On at least one important point Galen and Vesalius were in full agree- ment. Both argued that medicine and anatomy had degenerated because physicians had given up the practice of surgery and dissection. During the Middle Ages, the distinction between theoretical and practical medicine had been exaggerated by learned physicians, and power plays within university faculties exacerbated this tension. To enhance the dignity of the medical faculty, theoretical, logical, and universal ideas concerning the nature of human beings were emphasized at the expense of empirical and mechanical aspects of the healing art. While the Scien- tiﬁc Revolution produced little change in medical practice, even the most highly educated physician was becoming susceptible to the germs of skepticism. Instead of admitting their limitations, physicians tried to maintain the illusion of the infallibility of the rules and principles of medicine, while blaming failures on errors made by patients and apothecaries.
During this period, however, patients could still select speciﬁc kinds of practitioners out of a diverse ﬁeld in order to ﬁt their budget and their own perception of their medical condition. There is evidence that patients expected the healers they hired to produce signiﬁcant results. The records of the Protomedicato, the judicial arm of the College of Medicine in Bologna, for example, contain cases where patients sued practitioners for breach of contract. That is, healers entered into con- tracts that promised to cure patients within a speciﬁc time. However, when the healers were actually physicians, the courts endorsed payment for services rather than for results, because physicians were professionals rather than craftsmen.
Physicians might have been engaged in increasingly sophisticated debates about the nature and cause of disease, but their therapeutics lagged far behind their most novel theories. Wise or cynical laymen noted that life and death appeared to be unaffected by medical treat- ment. A king might have the best physicians in the world, but when ill, his chances of recovery were not really any better than those of a poor peasant with no doctor at all. When therapeutics was the weakest link in medicine, psychological comfort was the practitioner’s major contribution. Under these conditions, the quack might provide more comfort, at lower cost.
Although surgery and medicine could not be totally disentangled, traditions and laws delineated the territorial rights of practitioners. As a general rule, surgeons were expected to deal with the exterior of the body and physicians dealt with its interior. Surgeons dealt with wounds, fractures, dislocations, bladder stones, amputations, skin diseases, and syphilis. They performed bleedings under the direction of physicians, but were expected to defer to physicians in the prescription of postop- erative care. Surgical practice was itself divided into separate areas of status, competence, and privilege among surgeons, barber-surgeons, and barbers.
University-trained physicians were a tiny minority of those who professed knowledge of the healing arts, but they were especially con- cerned with the status of the medical profession. Physicians considered themselves men of letters. Still echoing Galen, physicians contended:
‘‘He that would be an excellent physician must ﬁrst be a philosopher.’’ Physicians argued that medicine was a science that must be learned from classical texts, not a craft to be learned by experience. Elite physicians could command a salary many times greater than that of surgeons. The status differential between physicians and surgeons is also apparent in the services they were willing to provide. For example, judiciously appraising service in plague pesthouses as a potential death sentence, physicians remained outside and shouted advice to the surgeons, who examined and treated the patients. Despite such hazardous duty, sur- geons were poorly paid. For example, a young surgical apprentice appointed to a pesthouse in 1631 (after two surgeons died of the plague) was later awarded just enough money to buy new clothing so that he could burn the clothes he had worn for eight months while in the pest- house. If the sick could not afford physicians or surgeons they could consult apothecaries, practitioners who had secured the right to a monopoly on preparing and selling drugs.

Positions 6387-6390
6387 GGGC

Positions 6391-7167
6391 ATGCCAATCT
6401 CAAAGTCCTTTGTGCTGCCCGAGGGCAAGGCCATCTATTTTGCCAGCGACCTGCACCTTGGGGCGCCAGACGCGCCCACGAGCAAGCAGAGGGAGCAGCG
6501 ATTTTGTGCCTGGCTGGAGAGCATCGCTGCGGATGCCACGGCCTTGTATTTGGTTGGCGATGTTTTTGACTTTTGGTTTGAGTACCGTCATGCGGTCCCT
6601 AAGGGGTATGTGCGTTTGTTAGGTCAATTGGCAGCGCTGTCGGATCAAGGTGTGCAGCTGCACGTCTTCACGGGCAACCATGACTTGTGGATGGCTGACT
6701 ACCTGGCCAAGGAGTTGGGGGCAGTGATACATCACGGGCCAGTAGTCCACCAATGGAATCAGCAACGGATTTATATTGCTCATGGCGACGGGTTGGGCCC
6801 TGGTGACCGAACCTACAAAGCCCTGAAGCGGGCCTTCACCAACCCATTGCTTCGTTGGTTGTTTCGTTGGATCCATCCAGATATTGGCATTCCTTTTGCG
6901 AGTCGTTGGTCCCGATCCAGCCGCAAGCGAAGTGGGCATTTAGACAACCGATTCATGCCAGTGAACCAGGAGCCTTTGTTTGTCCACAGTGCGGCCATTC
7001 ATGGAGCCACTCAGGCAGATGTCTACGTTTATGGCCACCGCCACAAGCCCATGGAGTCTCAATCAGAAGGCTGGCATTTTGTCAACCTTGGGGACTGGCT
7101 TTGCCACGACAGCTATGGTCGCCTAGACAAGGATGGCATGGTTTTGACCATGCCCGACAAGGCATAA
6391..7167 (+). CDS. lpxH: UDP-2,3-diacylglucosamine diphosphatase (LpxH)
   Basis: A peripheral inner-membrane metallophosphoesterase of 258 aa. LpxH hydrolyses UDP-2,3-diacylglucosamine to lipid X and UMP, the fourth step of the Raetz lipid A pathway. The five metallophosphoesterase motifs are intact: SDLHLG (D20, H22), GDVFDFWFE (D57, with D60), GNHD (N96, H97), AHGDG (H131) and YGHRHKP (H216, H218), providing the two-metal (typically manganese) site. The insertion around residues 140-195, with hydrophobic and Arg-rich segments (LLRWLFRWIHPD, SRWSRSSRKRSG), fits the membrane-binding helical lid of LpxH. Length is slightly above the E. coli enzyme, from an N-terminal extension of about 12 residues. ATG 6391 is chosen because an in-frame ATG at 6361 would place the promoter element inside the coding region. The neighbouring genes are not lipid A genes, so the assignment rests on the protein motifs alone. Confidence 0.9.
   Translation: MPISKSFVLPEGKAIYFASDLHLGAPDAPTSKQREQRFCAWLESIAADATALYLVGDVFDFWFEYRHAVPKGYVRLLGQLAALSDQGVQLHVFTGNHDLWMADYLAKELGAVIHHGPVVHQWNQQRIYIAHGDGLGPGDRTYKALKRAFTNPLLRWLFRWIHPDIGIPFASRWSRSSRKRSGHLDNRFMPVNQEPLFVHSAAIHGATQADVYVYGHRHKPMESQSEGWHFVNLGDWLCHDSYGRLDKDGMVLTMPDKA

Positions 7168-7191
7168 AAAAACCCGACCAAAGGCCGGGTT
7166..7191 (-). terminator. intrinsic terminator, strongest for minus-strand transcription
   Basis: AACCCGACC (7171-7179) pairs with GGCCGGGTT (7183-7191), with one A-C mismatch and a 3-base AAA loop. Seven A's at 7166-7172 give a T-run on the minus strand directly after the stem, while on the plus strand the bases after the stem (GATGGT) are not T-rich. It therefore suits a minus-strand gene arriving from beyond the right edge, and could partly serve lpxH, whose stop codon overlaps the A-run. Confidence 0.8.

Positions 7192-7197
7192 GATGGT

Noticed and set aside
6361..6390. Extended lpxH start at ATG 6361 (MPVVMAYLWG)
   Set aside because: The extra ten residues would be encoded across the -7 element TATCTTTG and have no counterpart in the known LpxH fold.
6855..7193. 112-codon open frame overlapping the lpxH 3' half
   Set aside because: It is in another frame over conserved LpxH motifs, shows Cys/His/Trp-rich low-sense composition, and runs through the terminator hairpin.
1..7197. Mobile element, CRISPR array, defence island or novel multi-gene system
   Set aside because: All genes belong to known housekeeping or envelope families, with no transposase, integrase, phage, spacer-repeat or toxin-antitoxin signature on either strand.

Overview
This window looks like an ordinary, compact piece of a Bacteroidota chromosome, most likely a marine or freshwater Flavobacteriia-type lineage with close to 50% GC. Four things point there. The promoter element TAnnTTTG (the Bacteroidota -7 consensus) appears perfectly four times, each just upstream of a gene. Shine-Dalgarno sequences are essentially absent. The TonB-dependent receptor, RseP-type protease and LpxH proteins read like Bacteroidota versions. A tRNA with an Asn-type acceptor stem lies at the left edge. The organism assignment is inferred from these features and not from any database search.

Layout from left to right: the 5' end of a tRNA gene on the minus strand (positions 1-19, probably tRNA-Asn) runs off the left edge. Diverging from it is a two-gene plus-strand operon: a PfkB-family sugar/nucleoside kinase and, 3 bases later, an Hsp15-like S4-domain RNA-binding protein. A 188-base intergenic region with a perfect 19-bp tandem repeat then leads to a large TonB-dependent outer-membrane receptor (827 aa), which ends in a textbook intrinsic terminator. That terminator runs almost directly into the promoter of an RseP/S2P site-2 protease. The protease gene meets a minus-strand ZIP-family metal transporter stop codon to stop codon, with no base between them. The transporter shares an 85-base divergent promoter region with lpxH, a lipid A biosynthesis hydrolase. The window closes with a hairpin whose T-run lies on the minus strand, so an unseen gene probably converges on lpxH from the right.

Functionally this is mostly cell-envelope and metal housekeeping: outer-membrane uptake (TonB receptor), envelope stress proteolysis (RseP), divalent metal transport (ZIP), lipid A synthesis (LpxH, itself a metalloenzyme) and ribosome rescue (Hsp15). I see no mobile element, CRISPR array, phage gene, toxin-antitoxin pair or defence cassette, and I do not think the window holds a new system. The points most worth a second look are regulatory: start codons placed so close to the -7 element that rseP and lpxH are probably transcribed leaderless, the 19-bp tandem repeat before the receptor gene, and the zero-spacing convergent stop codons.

In many areas, a license to practice medicine could be obtained on the basis of education or by an examination measuring practical skills. Learned physicians saw the latter form of licensing as a loophole through which their unlettered, ignorant competitors gained legal recog- nition. This ‘‘loophole’’—the demonstration of skill and experience— was especially important to women, because they were denied access to a university degree. Most women practitioners seem to have been the widows of physicians or surgeons, but some were licensed for their skill in treating particular problems. Female practitioners were occasionally recruited by the public health authorities to care for female patients quarantined in pesthouses during plague outbreaks.
Today, specialization is regarded as a sign of maturity in the evo-lution of a profession. However, in premodern times, ‘‘specialists’’ such as oculists, bonesetters, and cutters of the stone were more likely to be uneducated empirics than learned physicians. Licensed physicians con- stantly complained about competition from great hordes of ignorant empirics. Not all educated laymen agreed with the physicians’ assess- ment of the distinction between physicians and the empirics. In par- ticular, the plague years convinced many observers that much that had been written by learned doctors produced ‘‘much smoke’’ but ‘‘little light.’’